That can be even more challenging when a child makes decisions that a parent does not support, he continued. Attorneys need to make sure the parents realize that the child is the client, a revelation that upsets some parents.

Keeping Lists

Triggiano noted that many of the attorneys appearing at Children’s Court are regulars.

Often, they come from one of two lists of attorneys that the court maintains to handle cases — an intake list and a GAL list. Those lists help the courts find attorneys for children and parents who might not otherwise be able to find or afford them.

The intake list contains the names of 36 attorneys, who agree to take cases as the courts need attorneys. Lehto explained that each day, two attorneys from the list will spend the day at the Children’s Court Center, sitting in a room awaiting calls to take cases. On average they get four or five cases that they will handle to completion.

The court also maintains a list of 60 private attorneys who are qualified to serve as GALs.

Although Legal Aid Society of Milwaukee handles most of the GAL work at the Children’s Court Center, there are times when they cannot handle cases due to conflicts. The courts then turn to the outside attorneys GAL list when LAS cannot provide services.

Shelia Hill Roberts, chief staff attorney at LAS, said families sometimes get into cycles where one generation after another winds up involved in Children’s Court. Conflicts can arise if the agency represented a child’s parent when that individual was a child.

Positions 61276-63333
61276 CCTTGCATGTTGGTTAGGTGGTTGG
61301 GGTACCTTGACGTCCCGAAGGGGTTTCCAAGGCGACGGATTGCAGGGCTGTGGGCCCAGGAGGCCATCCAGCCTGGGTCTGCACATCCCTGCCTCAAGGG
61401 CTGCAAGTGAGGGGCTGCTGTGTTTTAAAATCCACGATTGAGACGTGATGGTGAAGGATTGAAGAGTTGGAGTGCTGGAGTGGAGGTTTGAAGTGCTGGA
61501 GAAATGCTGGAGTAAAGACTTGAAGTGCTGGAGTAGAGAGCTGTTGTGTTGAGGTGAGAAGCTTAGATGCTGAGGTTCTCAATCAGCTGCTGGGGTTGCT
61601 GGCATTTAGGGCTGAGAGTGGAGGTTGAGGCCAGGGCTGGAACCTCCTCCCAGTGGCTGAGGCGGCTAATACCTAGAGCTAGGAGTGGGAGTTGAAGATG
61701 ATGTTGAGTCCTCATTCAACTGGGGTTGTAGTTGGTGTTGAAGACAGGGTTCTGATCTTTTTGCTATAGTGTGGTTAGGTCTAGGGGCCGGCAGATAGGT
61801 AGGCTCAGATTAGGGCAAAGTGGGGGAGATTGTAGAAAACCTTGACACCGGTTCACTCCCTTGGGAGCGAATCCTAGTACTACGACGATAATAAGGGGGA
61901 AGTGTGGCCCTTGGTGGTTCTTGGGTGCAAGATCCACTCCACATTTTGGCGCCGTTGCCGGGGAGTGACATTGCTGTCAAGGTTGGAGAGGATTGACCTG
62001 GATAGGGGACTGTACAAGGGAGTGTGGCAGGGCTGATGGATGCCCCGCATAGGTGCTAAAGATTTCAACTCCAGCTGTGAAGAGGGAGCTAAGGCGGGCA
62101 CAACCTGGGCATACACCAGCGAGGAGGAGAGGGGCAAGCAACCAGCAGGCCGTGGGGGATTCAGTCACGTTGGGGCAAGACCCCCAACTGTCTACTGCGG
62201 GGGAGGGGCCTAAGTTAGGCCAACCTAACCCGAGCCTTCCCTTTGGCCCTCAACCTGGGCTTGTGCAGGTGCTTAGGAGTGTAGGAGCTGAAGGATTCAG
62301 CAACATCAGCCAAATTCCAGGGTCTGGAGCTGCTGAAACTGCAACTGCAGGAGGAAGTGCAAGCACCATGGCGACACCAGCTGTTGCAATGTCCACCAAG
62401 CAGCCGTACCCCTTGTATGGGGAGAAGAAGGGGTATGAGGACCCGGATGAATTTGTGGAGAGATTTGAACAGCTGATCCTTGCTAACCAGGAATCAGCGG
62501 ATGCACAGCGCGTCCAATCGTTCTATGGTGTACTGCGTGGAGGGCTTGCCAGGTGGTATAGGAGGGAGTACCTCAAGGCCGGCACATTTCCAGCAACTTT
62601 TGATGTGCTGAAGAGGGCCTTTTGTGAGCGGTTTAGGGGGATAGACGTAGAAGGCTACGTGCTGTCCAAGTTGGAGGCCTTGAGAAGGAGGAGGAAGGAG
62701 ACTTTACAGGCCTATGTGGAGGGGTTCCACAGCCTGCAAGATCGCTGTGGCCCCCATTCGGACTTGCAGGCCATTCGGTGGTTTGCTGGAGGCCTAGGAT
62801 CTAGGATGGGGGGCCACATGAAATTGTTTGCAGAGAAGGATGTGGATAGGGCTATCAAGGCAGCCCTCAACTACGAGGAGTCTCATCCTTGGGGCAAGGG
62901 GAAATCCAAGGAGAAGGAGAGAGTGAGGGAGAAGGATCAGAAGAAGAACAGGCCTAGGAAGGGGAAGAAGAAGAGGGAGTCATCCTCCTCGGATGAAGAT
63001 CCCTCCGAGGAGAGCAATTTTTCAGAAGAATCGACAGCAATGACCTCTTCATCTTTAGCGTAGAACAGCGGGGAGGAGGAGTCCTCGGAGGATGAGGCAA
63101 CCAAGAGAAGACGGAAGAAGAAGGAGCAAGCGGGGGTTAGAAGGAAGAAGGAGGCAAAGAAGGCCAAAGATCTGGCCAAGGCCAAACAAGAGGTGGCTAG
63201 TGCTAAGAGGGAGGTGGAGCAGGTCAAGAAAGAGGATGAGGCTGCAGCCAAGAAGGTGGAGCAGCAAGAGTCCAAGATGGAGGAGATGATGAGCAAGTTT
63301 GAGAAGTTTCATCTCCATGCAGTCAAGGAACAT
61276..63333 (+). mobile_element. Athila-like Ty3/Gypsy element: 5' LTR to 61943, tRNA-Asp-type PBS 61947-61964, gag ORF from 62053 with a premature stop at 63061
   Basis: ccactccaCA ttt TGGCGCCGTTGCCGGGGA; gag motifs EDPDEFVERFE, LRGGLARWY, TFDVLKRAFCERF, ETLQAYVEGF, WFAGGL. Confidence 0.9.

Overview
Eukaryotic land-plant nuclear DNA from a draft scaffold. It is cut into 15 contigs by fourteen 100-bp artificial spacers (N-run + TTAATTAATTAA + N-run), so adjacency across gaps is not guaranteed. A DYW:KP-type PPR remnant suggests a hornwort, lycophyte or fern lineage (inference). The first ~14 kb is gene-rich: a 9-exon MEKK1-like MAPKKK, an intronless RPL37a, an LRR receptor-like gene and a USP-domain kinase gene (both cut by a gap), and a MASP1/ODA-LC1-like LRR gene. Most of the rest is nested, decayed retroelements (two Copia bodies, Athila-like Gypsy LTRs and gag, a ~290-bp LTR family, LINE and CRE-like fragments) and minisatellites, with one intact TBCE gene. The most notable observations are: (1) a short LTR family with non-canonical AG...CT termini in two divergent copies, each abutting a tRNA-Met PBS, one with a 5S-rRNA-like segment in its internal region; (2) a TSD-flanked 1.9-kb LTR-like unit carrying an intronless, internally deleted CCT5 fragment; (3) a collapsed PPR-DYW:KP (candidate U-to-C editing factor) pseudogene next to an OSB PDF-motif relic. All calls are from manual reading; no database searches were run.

“We’ve seen cases come back where we represented adult parents when they were younger,” Roberts said. “That happens quite frequently because there’s a cycle, as adults grow up. They were in the system and they haven’t learned the proper parenting skills and we see them back in the system.”

She said that about 10 percent of the cases the agency deals with get handed over to private attorneys.

The two attorney lists are maintained for the courts by Liz Finn-Gorski, the judicial review coordinator, who updates them every other year. The new intake list that was revised last summer will take effect in January and run for two years. Finn-Gorski said the courts will review the GAL list starting this July and it will take effect in January 2010.

The courts are not the only ones who maintain lists of attorneys to take cases at the Children’s Court Center. The SPD keeps a list of attorneys to handle cases when conflicts arise for the agency or when there are overflow cases that need to be handled. Zerwick explained that conflicts can come up in cases with multiple defendants who are charged in the same offense, or when one of the agency’s clients is a witness against someone in a different offense.

The SPD’s list is maintained by the agency’s Assigned Counsel Division in Madison. Deb Smith heads up that division.

Lehto encouraged younger attorneys to take cases for the SPD as a way to gain experience at the Children’s Court Center and become familiar with the judges and the unique setting. Both Zerwick and Roberts indicated their doors are open to attorneys who are taking cases for them, but are unfamiliar with the terrain.

“If we can help somebody, we will,” Roberts said.

Leave a Reply

Your email address will not be published. Required fields are marked *